• Anything that reveals any protected characteristics.
  • The name of any educational establishment you attended.
  • The name of any organisation you’ve worked for.

If this stage of your application is successful, you’ll be invited to an interview. This will assess if you demonstrate the five key attributes, alongside ‘good character’. This includes your motivations for applying, your commitment to the role and whether there is any reason that your appointment would impact public trust in the magistracy.

Step 3: Appointment

Show us that you can be a magistrate in your interviews, and you’ll be formally offered the role. We think it will be one of the most rewarding work responsibilities you’ll ever take on.

This is a voluntary role but, as it’s also a public appointment to the judiciary, if you are recommended for appointment it will need to be approved by a Senior Presiding Judge on behalf of the Lord Chief Justice.

You’ll be expected to dedicate a minimum of 13 days a year, plus training days, for a minimum of five years, for magistrate duties.

Application Guidance

Please read the below for guidance with your application. For further information about becoming a magistrate, please visit our FAQs page.

Vacancies

You must apply to sit in an area local to where you live or work, whether that’s for the family court or criminal court. 

If your area isn’t currently recruiting, you can register your interest to be the first to hear when vacancies in your area open up. If your area is not yet live, please take this opportunity to complete the required magistrate court observations or research before applying.

You can find details of planned upcoming recruitment campaigns in our Advisory Committee recruitment plan.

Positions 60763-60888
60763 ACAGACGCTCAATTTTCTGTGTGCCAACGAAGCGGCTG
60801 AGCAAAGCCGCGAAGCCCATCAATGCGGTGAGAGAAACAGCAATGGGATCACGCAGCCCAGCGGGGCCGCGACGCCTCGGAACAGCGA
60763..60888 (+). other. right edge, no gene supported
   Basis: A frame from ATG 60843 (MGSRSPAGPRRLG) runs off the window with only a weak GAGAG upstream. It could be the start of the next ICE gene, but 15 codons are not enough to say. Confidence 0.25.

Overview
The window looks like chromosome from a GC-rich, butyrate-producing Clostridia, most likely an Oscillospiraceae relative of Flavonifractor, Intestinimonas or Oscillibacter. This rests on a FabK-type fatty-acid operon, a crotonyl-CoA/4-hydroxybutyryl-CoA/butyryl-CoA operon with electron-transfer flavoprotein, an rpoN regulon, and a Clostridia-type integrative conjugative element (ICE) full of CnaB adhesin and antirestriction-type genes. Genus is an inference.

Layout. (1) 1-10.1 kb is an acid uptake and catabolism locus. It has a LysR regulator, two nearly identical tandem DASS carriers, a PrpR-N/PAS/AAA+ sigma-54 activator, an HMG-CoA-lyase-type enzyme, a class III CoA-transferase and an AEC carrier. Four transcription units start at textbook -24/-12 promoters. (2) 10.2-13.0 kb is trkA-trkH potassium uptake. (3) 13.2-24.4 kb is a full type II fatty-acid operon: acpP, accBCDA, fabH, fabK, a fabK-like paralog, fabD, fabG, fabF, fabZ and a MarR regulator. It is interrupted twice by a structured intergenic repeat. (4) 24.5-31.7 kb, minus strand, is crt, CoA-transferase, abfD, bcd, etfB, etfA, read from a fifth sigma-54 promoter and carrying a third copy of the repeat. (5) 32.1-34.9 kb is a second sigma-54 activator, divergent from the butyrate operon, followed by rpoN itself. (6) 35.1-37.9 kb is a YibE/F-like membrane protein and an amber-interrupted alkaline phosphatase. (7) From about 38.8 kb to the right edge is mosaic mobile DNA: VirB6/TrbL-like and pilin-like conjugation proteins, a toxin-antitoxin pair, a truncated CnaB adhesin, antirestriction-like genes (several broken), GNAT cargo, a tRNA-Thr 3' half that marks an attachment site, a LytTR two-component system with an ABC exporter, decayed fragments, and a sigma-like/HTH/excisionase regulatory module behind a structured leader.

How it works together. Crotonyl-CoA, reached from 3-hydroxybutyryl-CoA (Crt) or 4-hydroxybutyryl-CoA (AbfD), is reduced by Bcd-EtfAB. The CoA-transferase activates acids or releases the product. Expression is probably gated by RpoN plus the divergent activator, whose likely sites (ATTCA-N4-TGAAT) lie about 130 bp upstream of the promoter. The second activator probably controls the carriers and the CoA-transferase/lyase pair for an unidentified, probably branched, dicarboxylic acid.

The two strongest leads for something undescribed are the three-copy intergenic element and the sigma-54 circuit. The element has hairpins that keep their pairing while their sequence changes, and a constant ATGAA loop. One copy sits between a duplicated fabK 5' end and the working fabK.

Application process: criminal court

The application form

You should make your application online.

If required, you can request a hard copy or braille versions by contacting your local Advisory Committee
The application form will ask:

  • Personal information questions, such as your name, address, date of birth and contact details.
  • Preliminary questions. These include – How did you find out about the vacancy? What area are you applying to? If applying in Wales, do you speak Welsh and are you able to meet the Welsh language requirements?
  • Eligibility questions. These will cover things like your age, where you permanently live, are you in the process of, or intending to, seek asylum or apply for indefinite leave to remain in the UK? Can you commit to 5 years’ service? Have you applied in the last 2 years? You’ll also be asked to give details of your two magistrate court observations.
  • Employment questions. These include declaring your/your spouse or partner’s current occupation and occupation(s) in the last 5 years, and whether you currently do any other type of voluntary work/activity.
  • Character questions. These include providing details of any Fixed Penalty Notice, past or present convictions/cautions/motor offences/bankruptcy proceedings. Has a spouse, partner, close family member or close friend received convictions or cautions which could affect your application to become a magistrate? Is there anything else in your private or working life, past or present, which could damage your credibility as a magistrate if it became known to the public?
  • Additional information, such as reasonable adjustments and references.
  • Five key attributes. Here you should answer how you best demonstrate the five key attributes in no more than 300 words. You can find details of these attributes above.
  • Diversity monitoring questions

The five key attributes – advice on how to answer these questions

Your answers to the five key attributes questions will determine whether you’re invited to interview.

The sifting panel will be looking for definite evidence of the attributes based on how you’ve behaved in the past or how you’ve dealt with specific problems or situations, rather than hypothetical or unevidenced statements. For example, “I’m very good at communicating.” is unevidenced. A description of how you communicated in a specific situation is better. Your examples can come from either your personal or work life – either is equally valid.

You should structure your answers to the questions using the Problem Action Result method, as explained below:

  • Problem. Describe the specific event or situation where a problem arose. This should include a short description to set the context and details of the problem that occurred.
  • Action. Explain how you displayed the relevant behaviours and understanding. What did you do? How did you do it? Why did you do it that way? What skills did you use?